Easy & Delicious: Crockpot Preserving Recipes


Autumn may be my most favored season, perhaps because it always seems to fly by all too quickly. Balmy days and cool evenings are quickly filled with country fairs, farm-to-table meals, parades, harvest parties & actual harvesting; leaf raking & garden clean out which leads to extra work to the compost pile; bonfires & walks in the woods. All this while trying to maintain home, making sure the kids are staying on top of their homework & have something clean to wear, enjoying a few family meals that don’t include Band Burgers, Soccer Booster Fries, Milkshakes, Road Apples or Funnel Cakes. Naturally, preserving must fit in there, too!Crock Pot Meal

Enter the Slow Cookers & Crock Pots…one wonderful invention that helps me to soak in more moments of the season. They seem to allow me more time, and whether slowly transforming fresh fruits into rich butters or some roast for pulled pork or beef, they manage to free up some minutes while creating a hassle-free end product and a home that smells so good.

We’ve pulled together some of our favorites to help you enjoy more of your autumn!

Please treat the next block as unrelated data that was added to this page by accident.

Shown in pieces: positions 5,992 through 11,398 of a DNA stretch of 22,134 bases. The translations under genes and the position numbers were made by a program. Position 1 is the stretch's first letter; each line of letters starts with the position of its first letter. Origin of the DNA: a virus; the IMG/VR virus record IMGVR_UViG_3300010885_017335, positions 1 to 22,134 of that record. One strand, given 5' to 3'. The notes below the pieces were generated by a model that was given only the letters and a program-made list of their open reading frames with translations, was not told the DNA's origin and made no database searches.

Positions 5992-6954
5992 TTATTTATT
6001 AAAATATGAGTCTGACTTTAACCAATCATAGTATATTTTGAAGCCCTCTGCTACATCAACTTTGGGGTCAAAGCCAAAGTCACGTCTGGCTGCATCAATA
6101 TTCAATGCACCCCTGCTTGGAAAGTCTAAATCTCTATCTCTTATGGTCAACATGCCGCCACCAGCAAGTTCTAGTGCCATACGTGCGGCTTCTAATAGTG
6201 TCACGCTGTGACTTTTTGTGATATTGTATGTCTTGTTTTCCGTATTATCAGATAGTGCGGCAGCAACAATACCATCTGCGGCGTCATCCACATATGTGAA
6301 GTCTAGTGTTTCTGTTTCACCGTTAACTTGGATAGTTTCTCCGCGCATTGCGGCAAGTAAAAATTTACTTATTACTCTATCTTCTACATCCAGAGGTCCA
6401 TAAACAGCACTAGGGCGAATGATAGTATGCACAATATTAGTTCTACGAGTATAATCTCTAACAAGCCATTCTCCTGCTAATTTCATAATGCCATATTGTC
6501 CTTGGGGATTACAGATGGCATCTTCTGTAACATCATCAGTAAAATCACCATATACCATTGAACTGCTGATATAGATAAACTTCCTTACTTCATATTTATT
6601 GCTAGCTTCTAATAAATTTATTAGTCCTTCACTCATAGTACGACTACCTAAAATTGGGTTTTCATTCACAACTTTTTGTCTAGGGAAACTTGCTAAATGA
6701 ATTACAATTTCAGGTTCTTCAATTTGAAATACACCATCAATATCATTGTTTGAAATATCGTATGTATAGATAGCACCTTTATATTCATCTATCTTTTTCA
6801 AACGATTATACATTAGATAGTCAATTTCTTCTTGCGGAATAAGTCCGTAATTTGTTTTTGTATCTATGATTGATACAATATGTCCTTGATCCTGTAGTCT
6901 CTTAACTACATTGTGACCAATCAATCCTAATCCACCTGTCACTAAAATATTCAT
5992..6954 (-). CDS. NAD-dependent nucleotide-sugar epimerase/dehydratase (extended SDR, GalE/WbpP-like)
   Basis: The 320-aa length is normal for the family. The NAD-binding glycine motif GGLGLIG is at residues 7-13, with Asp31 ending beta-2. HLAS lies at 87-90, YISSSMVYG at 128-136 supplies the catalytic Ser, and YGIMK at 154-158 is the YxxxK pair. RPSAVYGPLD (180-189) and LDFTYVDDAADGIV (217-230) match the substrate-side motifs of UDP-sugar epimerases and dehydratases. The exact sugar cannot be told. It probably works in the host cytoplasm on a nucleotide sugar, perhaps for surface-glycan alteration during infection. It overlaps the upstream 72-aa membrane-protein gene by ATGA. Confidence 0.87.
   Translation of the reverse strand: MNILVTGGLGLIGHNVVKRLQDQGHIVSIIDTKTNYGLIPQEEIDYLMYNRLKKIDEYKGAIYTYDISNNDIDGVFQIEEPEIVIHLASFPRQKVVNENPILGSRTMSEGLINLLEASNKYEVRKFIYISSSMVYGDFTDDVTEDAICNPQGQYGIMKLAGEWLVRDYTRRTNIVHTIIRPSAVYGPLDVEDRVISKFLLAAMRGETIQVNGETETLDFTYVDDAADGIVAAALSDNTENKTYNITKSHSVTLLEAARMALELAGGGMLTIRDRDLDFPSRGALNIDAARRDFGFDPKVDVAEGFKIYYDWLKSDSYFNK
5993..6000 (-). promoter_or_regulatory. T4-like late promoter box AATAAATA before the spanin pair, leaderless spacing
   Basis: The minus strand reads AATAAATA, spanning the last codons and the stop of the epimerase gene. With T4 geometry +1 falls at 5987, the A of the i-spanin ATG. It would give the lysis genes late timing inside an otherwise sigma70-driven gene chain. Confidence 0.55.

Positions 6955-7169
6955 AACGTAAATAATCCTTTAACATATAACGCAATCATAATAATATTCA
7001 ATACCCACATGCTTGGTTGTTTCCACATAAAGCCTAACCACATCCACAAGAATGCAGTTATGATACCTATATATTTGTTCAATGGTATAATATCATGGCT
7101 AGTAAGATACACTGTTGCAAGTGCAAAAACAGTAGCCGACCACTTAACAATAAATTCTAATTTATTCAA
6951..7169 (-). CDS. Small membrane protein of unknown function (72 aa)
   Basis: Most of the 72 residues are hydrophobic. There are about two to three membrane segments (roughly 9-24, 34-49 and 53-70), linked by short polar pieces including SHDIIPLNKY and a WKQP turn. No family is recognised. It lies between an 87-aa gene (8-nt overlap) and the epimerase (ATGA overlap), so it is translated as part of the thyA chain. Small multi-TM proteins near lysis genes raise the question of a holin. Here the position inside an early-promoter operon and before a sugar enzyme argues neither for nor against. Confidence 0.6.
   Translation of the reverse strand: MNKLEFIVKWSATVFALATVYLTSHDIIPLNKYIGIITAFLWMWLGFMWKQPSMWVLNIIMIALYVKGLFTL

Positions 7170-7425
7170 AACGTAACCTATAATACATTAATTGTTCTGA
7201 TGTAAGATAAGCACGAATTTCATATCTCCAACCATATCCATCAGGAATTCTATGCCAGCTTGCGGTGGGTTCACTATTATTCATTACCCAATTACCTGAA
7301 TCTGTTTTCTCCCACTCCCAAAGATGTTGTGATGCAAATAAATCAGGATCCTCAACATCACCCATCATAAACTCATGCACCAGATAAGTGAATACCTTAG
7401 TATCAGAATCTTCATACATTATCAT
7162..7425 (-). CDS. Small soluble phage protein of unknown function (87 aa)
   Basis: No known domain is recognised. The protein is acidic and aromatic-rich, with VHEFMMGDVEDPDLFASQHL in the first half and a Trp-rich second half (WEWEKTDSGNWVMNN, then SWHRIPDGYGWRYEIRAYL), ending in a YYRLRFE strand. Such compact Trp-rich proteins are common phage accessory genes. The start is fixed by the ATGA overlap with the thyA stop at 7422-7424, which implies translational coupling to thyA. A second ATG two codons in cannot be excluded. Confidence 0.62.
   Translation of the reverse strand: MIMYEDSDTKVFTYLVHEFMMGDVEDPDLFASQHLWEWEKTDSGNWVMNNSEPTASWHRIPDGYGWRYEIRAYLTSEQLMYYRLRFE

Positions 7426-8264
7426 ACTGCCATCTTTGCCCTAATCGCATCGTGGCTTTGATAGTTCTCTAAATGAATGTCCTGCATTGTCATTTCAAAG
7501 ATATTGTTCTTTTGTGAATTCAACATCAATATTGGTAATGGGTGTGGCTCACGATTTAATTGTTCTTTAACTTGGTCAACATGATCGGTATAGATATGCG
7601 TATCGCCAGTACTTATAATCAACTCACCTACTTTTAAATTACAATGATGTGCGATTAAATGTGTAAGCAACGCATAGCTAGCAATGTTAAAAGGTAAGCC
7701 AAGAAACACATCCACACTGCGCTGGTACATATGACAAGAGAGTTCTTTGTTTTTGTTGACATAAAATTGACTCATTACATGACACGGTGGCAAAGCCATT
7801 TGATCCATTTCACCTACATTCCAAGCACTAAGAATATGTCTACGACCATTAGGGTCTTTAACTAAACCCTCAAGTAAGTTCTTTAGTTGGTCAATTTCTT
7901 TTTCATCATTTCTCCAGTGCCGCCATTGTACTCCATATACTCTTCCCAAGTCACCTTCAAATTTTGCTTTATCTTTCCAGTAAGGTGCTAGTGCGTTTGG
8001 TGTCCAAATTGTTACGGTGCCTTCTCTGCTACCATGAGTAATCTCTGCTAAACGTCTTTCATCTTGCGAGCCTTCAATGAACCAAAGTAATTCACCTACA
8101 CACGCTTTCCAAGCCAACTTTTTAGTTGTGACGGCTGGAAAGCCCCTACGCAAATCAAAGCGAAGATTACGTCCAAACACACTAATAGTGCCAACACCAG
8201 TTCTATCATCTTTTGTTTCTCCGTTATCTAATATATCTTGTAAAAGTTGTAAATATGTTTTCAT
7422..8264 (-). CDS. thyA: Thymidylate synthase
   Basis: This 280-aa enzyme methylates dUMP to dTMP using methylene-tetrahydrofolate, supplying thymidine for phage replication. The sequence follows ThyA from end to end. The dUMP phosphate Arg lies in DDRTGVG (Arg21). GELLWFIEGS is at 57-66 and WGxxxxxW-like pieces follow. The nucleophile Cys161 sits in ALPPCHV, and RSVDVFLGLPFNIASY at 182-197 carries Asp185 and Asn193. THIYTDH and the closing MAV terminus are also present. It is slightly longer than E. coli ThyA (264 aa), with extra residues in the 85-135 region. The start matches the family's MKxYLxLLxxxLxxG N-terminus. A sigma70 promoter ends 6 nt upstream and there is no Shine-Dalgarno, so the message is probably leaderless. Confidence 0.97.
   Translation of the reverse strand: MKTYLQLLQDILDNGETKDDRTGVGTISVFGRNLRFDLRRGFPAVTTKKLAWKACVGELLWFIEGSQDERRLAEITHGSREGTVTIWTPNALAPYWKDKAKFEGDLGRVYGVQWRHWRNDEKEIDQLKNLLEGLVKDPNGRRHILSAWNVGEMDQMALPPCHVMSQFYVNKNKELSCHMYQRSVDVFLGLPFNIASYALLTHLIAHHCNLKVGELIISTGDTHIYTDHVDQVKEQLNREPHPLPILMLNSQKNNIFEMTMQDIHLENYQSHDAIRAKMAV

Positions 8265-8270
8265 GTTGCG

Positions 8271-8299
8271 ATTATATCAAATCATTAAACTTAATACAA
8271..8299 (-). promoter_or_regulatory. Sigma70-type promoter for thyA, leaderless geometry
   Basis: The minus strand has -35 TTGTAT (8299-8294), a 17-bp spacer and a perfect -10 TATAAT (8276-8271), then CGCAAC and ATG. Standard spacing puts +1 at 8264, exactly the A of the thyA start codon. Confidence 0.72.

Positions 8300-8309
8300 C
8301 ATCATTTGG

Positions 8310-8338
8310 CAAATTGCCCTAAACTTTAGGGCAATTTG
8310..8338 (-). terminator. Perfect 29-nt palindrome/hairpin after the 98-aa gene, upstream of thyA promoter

Fruit Butters:

Crockpot Apple Butter

Slow Cooker Brown Sugar Plum Butter , Slow Cooker Peach Vanilla Butter and Slow Cooker Blueberry Butter from Marisa over at Food in Jars

Crock Pot Pear Butter  from Sharon at Simply Canning

Tomatoes:crockpot tomatoes

Crock Pot Tomato Base from Natalie of tend collective.

Homemade Crock Pot Ketchup from Sharon at Simply Canning

Crock Pot Pizza Sauce  from the Crock Pot Ladies

Slow Cooker Tomato Butter  from Marisa over at Food in Jars

Our favorite crock pot meal, Pulled Chicken or Pork BBQ, will happily be the star at suppertime any day of the week! It’s great for those meals when you’re grabbing a bite before flying in all directions or for those slower evenings when you get a chance to just enjoy being home.

Review of Brown Eggs & Jam Jars + a Giveaway


Most of the cookbooks we’ve chosen to carry are quite heavy on the practice of preserving foods – which makes sense to us because most of our other products support those habits. However, as a busy mom of 3, a farm girl at heart and wannabe homesteader, I fell in love with Aimee’s book as soon as I opened it up! (Psst…we are giving a copy away at the end of this post.)

Brown Eggs & Jam Jars CookbookAlthough Brown Eggs & Jam Jars is packed with beauty, it was really her take on the simple lessons and valuable skills that families can experience together as they embrace a variety of homesteading practices that made this book a must for our library.